By zooming in on satellite images of Darfur, users can see direct evidence of destroyed villages and hear from survivors through videos, maps, and photos assembled by the U.S. Holocaust Memorial Museum and other groups.
Michael Graham is coordinator of the Washington, D.C., museum's Genocide Prevention Mapping Initiative and the founder of the Crisis in Darfur project.
"This presents a story for people, a visual account that is very personal with photos and testimonies, while at the same time showing the scope of the genocide that is happening in Darfur," Graham said.
More than 200,000 people have been killed in Darfur and a reported 2.5 million have been driven from their homes since ethnically African rebels there took up arms against the Arab-dominated central government in 2003.
Armed militias known as Janjaweed have been accused of burning villages and raping and killing non-Arab civilians, acts the government officially denies involvement with.
On Monday U.S. officials again pushed for a United Nations resolution that would establish a large peacekeeping force in Darfur to protect civilians, a move the Sudanese government has so far rejected.
Graham came up with the idea for the Darfur project after Google launched its virtual-globe software in 2005.
"We had all this information [about Darfur] from human rights groups, the State Department, and others," Graham said.
But it wasn't accessible, because the vast majority of people don't read 80-page human rights reports." By contrast, about 200 million people have downloaded Google Earth since its launch.
"By collecting all the information and adding it on satellite imagery, we could make it visual and put it all into context," Graham said.
The Darfur "layer" is turned on by default when a new user downloads Google Earth, or it can be added in by previous users who download the file from the Holocaust Museum's Web site.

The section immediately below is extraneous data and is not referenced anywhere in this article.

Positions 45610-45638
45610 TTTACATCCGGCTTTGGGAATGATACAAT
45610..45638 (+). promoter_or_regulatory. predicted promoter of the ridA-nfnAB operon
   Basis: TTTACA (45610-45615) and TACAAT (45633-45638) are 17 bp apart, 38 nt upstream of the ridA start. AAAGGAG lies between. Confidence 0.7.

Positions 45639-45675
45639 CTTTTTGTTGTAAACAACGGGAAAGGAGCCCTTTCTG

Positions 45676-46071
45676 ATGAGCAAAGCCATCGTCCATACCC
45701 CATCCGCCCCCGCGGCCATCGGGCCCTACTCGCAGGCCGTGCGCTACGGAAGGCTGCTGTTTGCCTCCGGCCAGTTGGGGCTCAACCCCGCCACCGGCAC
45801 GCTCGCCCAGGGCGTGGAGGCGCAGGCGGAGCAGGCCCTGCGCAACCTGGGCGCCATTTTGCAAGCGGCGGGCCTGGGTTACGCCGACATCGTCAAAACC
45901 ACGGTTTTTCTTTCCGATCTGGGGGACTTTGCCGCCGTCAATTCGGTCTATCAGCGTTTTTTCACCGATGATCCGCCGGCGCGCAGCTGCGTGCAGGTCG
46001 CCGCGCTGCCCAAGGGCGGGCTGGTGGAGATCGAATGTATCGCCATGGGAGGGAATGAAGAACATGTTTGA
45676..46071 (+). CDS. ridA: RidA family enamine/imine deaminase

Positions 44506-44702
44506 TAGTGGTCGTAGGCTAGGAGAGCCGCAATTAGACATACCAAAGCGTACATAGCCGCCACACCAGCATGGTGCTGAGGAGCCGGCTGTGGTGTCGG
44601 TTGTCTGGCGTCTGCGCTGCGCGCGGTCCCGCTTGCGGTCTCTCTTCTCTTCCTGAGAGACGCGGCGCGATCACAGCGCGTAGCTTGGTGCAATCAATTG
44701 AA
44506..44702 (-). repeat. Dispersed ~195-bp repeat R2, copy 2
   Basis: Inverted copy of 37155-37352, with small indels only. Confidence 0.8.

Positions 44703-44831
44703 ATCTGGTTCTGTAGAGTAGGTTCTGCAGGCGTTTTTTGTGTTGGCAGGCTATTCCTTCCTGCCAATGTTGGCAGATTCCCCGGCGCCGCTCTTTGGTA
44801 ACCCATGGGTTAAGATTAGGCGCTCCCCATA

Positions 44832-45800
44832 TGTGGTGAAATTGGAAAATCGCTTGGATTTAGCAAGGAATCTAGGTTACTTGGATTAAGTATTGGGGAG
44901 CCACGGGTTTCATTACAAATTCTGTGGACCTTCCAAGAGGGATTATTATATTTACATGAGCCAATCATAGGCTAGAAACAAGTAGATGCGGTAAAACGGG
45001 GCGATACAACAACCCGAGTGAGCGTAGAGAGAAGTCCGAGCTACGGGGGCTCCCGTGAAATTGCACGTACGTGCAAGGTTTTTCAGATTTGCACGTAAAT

When browsing over Africa, users see the Darfur region light up with flame symbols marking the locations of more than 1,600 destroyed villages and towns.
Zooming in on a location enables the user to view pictures and videos or hear testimonies about what happened there.
One testimony comes from a woman from a village near the town of Garsila, where 30,000 people have been displaced:
"I was with another woman, Aziza, aged 18, who had her stomach slit on the night we were abducted," the anonymous woman is quoted as saying. "She was pregnant and was killed as [the abductors] said, 'It is the child of an enemy.'"
The fact sheets that pop up on Google Earth show that in most villages every structure has been destroyed.
"The attacks are pretty much all the same," said John Heffernan, the genocide mapping project's director. "An aerial assault is followed by a ground assault in which government soldiers work with Janjaweed, loot everything of value, and drive people into the desert deathtrap"
Alex de Waal, a human rights specialist who has worked in Darfur for more than two decades, said the project "massively amplifies the spotlight that was already on Darfur."
"The fact that you can see the level of destruction is astonishing," said de Waal, who is the program director of the Social Science Research Council in New York City.
But the service in its present form may not help prevent further attacks, he said, because the information is not presented in real time.
"Many of the attacks [described] happened two or three years ago," he said.
To track attacks as they happen, the human rights advocacy group Amnesty International, a partner in the Google Earth project, is working on its own Web-based service.
All Eyes on Darfur, which will launch June 1, will use commercial satellite imagery to monitor 13 villages in Darfur and eastern Chad that are at imminent risk of attack.
"Watching these sites in real time will enable us to document any atrocities as they occur," said Ariela BlLast Mod: 26 Nisan 2007, 16:06